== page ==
Tuesday, January 24, 2012

Follies Closes at a Loss

The Broadway revival of Follies was, by many measures, a resounding success. Critics and audiences alike had very positive things to say about the show (the word rave might be appropriate here) and the show has been a hot ticket for months (producers have stated that over 216,000 people have seen this production). The show closed after Sunday's performance and, five-and-a-half months after it opened, the show did not turn a profit according to Michael Kaiser, one of the lead producers of Follies who is also president of the John F. Kennedy Center in Washington, DC, where this production originated.

This will not be the first time Follies has lost money. The original Broadway production in 1971 was also a critical darling but a financial flop, and a 2001 revival had a short-lived, critically panned run.

Mr. Kaiser said to the Huffington Post that the production did better financially than he had planned. In that article, titled The Lesson of Follies, he continued:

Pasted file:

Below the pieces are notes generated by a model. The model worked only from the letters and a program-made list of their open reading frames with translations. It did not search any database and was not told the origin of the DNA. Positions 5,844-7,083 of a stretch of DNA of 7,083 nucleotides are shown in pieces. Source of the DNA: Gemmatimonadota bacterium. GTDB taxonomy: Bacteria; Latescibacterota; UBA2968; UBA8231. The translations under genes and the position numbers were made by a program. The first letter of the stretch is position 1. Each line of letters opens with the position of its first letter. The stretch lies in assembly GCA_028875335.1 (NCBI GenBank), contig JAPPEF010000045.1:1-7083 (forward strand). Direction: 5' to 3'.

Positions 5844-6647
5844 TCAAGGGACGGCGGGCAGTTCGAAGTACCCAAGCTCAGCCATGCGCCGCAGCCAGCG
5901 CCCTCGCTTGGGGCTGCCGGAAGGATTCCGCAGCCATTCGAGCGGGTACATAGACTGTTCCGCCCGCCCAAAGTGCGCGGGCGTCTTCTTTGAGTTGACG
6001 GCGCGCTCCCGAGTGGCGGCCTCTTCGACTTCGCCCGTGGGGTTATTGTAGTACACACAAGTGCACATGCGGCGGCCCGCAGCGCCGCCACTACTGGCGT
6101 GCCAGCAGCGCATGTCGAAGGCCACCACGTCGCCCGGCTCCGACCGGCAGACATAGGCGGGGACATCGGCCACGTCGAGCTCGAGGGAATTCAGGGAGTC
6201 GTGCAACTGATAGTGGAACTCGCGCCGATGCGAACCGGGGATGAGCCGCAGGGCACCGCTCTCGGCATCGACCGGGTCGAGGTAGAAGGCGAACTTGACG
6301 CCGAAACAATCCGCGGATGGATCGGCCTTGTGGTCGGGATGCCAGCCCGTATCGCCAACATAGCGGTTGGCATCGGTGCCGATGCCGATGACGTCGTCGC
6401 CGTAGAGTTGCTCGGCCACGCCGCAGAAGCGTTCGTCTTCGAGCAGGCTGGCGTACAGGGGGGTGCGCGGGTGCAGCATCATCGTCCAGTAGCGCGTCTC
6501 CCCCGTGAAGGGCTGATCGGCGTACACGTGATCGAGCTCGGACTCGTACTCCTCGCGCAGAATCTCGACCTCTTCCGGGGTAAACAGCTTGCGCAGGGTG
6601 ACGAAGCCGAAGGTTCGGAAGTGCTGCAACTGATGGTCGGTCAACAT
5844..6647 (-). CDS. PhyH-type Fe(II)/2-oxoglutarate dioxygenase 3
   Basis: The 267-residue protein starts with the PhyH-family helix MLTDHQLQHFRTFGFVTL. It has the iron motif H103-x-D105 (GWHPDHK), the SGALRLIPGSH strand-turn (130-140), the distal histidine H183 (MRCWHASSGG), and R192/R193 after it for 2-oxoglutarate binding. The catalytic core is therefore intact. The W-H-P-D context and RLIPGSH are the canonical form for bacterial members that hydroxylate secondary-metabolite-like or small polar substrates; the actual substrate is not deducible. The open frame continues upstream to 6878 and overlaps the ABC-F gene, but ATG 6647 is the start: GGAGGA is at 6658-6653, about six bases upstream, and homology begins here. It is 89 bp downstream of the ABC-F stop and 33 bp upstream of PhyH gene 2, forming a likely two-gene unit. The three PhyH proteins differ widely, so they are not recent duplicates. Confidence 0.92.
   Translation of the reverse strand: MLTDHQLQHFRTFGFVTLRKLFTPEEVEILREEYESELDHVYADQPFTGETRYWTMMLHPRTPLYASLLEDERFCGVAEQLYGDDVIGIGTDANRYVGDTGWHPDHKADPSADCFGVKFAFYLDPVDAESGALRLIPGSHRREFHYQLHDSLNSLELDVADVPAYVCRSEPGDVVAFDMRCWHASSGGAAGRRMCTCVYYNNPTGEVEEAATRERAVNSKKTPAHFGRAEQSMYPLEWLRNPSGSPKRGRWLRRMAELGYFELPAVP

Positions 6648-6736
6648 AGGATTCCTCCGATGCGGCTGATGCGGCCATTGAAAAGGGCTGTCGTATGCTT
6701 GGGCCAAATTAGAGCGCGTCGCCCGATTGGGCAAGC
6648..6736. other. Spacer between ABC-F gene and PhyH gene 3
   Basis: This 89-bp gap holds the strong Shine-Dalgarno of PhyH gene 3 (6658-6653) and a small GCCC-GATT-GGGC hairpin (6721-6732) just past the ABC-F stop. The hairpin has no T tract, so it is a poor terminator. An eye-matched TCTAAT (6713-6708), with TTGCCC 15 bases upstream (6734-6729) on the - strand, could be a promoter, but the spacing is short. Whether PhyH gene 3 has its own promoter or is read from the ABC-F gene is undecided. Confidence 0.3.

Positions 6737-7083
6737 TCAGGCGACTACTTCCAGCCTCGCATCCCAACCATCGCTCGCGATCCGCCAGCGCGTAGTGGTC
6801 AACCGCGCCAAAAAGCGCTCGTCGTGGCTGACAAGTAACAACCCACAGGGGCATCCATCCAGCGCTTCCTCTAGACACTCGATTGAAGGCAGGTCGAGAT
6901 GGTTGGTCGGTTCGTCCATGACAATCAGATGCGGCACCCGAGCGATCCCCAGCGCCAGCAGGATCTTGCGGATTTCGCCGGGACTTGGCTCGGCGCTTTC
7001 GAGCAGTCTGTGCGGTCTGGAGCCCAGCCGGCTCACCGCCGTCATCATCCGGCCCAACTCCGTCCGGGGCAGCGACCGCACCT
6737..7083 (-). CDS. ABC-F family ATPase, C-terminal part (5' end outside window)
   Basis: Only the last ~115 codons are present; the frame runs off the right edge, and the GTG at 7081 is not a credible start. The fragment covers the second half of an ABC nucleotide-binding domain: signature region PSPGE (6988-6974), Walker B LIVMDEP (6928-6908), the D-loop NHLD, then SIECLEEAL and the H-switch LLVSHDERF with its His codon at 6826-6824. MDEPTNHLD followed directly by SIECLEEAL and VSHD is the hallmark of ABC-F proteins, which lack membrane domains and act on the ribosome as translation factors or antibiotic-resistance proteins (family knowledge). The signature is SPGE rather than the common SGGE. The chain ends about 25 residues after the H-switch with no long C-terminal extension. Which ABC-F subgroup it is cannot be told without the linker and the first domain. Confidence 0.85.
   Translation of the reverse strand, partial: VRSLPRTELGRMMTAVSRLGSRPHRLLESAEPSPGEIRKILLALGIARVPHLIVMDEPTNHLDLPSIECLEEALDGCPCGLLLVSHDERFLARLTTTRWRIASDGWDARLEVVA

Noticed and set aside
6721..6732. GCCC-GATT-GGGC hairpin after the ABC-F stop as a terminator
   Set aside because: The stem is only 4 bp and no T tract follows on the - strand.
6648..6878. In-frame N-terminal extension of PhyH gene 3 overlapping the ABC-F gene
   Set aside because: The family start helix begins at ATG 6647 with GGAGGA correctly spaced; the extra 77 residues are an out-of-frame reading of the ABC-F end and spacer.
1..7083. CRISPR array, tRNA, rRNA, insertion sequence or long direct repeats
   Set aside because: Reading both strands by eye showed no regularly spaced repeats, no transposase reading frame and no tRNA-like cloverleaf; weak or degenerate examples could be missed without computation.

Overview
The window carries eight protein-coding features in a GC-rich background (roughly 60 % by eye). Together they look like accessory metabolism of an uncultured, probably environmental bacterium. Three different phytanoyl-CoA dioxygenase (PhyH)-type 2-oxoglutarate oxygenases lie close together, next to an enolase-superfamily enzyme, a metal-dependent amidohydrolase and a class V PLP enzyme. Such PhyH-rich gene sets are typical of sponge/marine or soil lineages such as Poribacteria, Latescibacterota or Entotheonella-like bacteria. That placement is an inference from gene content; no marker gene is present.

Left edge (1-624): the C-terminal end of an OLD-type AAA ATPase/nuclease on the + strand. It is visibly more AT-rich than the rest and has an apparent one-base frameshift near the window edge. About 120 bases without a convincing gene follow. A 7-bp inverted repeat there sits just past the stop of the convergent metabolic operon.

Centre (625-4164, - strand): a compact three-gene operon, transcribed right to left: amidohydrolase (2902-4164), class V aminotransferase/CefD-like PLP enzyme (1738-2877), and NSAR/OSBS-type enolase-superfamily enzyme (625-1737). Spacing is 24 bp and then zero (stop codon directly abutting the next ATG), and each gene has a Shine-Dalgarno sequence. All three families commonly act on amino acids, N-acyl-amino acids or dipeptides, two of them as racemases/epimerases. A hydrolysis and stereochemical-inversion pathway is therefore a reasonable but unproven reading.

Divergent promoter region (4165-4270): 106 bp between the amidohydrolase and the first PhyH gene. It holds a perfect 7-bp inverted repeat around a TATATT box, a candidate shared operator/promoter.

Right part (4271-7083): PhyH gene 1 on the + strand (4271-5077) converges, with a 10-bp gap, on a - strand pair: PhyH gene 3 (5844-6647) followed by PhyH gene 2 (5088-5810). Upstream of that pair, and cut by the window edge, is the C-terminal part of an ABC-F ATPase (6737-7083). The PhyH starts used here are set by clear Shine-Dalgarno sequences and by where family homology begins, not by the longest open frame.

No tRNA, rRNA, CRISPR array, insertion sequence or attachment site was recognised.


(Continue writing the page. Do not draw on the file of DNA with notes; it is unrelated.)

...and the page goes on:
“It also brought more visibility to the Kennedy Center than any other single production in the Center’s history. Time will tell if this visibility contributes to the fiscal health of the Kennedy Center. But for me, ‘Follies’ is representative of the large-scale, ambitious, risky project that arts organizations need to produce if they are to capture the imagination of new and diverse funders and audience members. It also demonstrates the benefits of long-term artistic planning. We decided to produce ‘Follies’ in 2006 — a full five years before the production was mounted at the Kennedy Center. This gave us the time needed to assemble an artistic team and a cast. It also gave us time to find a group of donors who would support this large, expensive project.”

According to Patrick Healy of the New York Times, "Mr. Kaiser did not disclose the cost of capitalizing “Follies,” but a spokesman said it was $5.5 million. The Broadway production grossed a total of $19.6 million over about 24 weeks of performances, according to the Broadway League database of box office receipts; the revival’s average weekly gross was about $815,000, while the weekly running costs for the show were about $600,000."

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